Rivermate | Product owner - Andrew Simon

Global Work Glossary

What defines a non-resident alien?

A nonresident alien in the United States refers to an individual who lacks US citizenship or national status and does not meet the criteria to be considered a tax resident in the US. This category encompasses those who fail to satisfy either the green card test or the Internal Revenue Service's substantial presence test. Typically, nonresident aliens stay temporarily in the US under non-immigrant visas like the J-1 or F-1 visa, including foreign students, academic program participants, and nonresident contractors. They hold a distinct tax status, exempt from FICA contributions towards Medicare and social security, and must obtain authorization before working in the US by completing the I-9 Employee Eligibility Verification form.

Taxation of Nonresident Aliens

Taxation represents a major area of complexity regarding nonresident alien status. According to IRS regulations, nonresident aliens are subject to distinct tax rules compared to residents. They face taxation on US income either at resident rates or flat rates based on the nature of their activities. For instance, nonresident independent contractors incur a flat 30% rate on US income. However, access to tax deductions and credits is limited, barring certain benefits like the Earned Income Tax Credit (EITC) or the American Opportunity Tax Credit (AOTC). Nonresident aliens married to resident aliens can file taxes jointly, with the option for the spouse to elect resident alien status. Obligations to file taxes arise if engaged in US trade or business in the preceding year or if having untaxed US income. They may also claim tax refunds or deductions by filing an income tax return, although they typically avoid social security and Medicare taxes.

Hiring Nonresident Aliens

Employers in the US must navigate immigration laws and regulations diligently when hiring nonresident aliens. Compliance entails verifying work eligibility and adhering to visa requirements, along with tax withholding and reporting obligations. Essential documentation includes Form I-9 for work authorization, a Certificate of Naturalization, an unexpired Temporary Resident Card, a social security number (SSN), and valid identification. Ensuring compliance with tax treaties and avoiding permanent establishment status are critical considerations, especially for global remote hiring. Despite challenges, hiring nonresident aliens offers access to a diverse talent pool and unique skill sets, enhancing organizational capabilities.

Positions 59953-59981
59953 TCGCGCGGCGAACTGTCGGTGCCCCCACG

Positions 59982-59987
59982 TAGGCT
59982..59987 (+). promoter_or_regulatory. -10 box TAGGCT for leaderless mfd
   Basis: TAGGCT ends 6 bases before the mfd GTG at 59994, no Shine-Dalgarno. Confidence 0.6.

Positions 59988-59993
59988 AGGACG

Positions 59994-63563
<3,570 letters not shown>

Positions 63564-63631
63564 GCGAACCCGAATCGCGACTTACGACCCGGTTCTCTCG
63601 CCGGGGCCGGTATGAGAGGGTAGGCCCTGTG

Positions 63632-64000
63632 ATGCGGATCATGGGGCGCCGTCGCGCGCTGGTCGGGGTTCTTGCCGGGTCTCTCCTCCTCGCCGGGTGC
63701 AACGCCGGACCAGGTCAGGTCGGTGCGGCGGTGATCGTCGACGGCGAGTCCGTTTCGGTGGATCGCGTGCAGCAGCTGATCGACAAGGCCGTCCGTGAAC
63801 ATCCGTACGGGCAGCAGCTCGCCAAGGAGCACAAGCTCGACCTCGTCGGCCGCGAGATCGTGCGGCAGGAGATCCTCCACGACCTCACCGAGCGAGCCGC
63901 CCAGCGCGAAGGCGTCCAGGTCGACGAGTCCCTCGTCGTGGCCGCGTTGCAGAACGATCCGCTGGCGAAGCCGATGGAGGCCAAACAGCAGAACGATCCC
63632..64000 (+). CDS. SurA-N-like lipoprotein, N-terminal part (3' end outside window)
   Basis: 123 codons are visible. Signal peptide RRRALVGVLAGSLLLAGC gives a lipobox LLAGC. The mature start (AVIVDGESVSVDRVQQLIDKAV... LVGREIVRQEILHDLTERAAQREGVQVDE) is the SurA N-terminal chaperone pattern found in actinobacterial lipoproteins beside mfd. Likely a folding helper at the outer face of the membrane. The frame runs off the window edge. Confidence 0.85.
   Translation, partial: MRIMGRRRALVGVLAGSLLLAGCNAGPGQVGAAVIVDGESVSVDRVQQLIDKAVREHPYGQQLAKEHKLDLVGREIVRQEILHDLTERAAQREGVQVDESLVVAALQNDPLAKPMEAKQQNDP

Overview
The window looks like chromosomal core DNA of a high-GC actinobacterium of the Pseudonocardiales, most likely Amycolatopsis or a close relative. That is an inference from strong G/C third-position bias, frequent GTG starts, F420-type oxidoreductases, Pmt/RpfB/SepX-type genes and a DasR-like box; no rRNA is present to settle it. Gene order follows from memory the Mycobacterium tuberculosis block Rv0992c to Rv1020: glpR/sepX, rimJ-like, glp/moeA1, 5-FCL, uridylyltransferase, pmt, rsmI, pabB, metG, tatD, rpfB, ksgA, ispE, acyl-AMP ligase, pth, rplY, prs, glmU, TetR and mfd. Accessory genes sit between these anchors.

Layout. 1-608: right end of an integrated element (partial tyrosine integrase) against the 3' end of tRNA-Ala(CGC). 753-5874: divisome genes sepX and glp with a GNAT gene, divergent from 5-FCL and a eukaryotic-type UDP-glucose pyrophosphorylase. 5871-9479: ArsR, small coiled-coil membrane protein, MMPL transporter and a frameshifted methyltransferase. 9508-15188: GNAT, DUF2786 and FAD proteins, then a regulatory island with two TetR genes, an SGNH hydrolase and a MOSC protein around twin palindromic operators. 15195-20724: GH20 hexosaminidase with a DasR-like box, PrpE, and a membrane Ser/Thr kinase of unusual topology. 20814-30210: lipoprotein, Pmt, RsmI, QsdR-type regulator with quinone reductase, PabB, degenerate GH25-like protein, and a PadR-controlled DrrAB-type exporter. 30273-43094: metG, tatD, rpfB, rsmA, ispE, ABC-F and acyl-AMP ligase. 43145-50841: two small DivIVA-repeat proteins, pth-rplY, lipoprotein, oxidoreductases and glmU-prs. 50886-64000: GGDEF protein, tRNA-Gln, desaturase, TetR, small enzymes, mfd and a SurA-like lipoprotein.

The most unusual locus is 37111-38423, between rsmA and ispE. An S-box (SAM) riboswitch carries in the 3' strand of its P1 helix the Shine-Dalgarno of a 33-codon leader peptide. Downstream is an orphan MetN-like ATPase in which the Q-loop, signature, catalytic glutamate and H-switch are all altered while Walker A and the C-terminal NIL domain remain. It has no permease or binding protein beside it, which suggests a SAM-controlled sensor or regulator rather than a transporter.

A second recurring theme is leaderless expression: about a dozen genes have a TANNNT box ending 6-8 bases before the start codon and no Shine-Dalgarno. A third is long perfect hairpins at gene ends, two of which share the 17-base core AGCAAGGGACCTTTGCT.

Next Steps for Hiring Nonresident Aliens

Assess the individual's work authorization status and ensure compliance with visa requirements. Understand tax obligations and withholding requirements, considering applicable tax treaties. Prepare to sponsor the nonresident alien's visa if necessary, understanding associated responsibilities. Provide support and resources to facilitate cultural adjustment for the employee. Stay updated on immigration laws and regulations, maintaining compliance with documentation and verification processes.

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